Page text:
Annual Salary: $71,220*
*Average annual compensation for a craft worker in Wisconsin.
Source: U.S. Department of Labor, Bureau of Labor Statistics, May 2022 (Plumbers, Pipefitters, & Steamfitters – job category used from BLS.gov)
Pipefitters work from blueprints to determine the types and placement location of piping, valves, and fixtures to be installed. Pipefitters assemble, install, and maintain pipes to carry liquids, steam, compressed air, gases, and fluids needed for processing, manufacturing, heating, and cooling. They must be able to change and repair pipe systems and do all types of pipe welding. They measure, cut, bend, and thread pipes, joining sections together as necessary using elbows, “T” joints, or other couplings. Pipefitters install and repair high pressure pipe systems, especially in industrial and commercial establishments. After a pipe system is installed, pipefitters check for leaks by forcing liquid steam or air through it under pressure. Tools used include wrenches, reamers, drills, hammers, chisels, saws, gas torches, gas or electric welding equipment, pipe cutters, benders, and threaders.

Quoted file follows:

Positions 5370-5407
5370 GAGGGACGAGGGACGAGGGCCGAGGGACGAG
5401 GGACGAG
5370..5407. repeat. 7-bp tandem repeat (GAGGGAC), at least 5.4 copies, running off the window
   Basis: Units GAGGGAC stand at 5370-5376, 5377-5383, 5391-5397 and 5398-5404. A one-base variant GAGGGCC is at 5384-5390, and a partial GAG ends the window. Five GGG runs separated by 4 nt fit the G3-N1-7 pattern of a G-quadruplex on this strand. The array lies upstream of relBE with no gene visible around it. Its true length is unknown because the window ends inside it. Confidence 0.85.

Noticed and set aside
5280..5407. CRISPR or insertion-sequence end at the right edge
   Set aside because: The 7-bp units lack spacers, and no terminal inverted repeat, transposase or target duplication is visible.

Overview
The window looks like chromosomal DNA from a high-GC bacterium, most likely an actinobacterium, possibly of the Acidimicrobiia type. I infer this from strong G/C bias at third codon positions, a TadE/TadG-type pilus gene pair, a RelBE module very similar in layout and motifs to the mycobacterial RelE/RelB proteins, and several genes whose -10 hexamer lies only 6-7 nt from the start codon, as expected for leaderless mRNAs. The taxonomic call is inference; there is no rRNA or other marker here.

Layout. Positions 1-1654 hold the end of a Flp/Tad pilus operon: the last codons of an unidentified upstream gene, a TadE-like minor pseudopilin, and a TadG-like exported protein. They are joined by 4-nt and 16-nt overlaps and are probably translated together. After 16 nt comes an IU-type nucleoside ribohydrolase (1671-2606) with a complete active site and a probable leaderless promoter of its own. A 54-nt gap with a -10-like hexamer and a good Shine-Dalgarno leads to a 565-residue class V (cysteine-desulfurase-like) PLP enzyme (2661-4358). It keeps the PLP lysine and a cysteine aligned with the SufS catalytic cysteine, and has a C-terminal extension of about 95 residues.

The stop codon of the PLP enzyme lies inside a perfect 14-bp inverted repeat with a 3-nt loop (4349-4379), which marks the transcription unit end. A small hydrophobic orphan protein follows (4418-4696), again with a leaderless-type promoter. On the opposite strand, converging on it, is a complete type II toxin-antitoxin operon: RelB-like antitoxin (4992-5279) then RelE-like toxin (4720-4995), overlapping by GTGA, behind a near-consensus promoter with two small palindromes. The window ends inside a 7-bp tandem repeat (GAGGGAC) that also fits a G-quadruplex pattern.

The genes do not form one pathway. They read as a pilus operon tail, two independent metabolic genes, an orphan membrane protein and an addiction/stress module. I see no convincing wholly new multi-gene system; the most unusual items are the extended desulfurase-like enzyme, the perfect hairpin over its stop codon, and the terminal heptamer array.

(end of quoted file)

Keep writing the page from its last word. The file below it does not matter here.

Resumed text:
Pipe work is active and sometimes strenuous. The work is subject to hot and cold temperatures and fumes. Frequently it is necessary to stand for prolonged periods on ladders or on scaffolds. Occasionally pipefitters must operate in cramped or uncomfortable positions. The work may be indoors or outdoors in unfinished sections of new buildings.
Aptitude and Interest
Applicants should be able to understand detailed written and verbal instructions. They must enjoy working with their hands and working outdoors. Also, they must be able to solve arithmetic problems quickly and accurately.
To become a skilled pipefitter training is essential. It can be acquired informally through “learning- by-workin;” through company on-the-job training programs; by attending trade or vocational/ technical schools; through unilaterally (management or labor) sponsored trainee programs; through registered labor-management apprenticeship programs, or a combination of the above. It is generally accepted that the more formalized training programs give more comprehensive skill training. Recommended high school courses include English, general math, algebra, geometry, trigonometry, general science, physics, and mechanical drawing.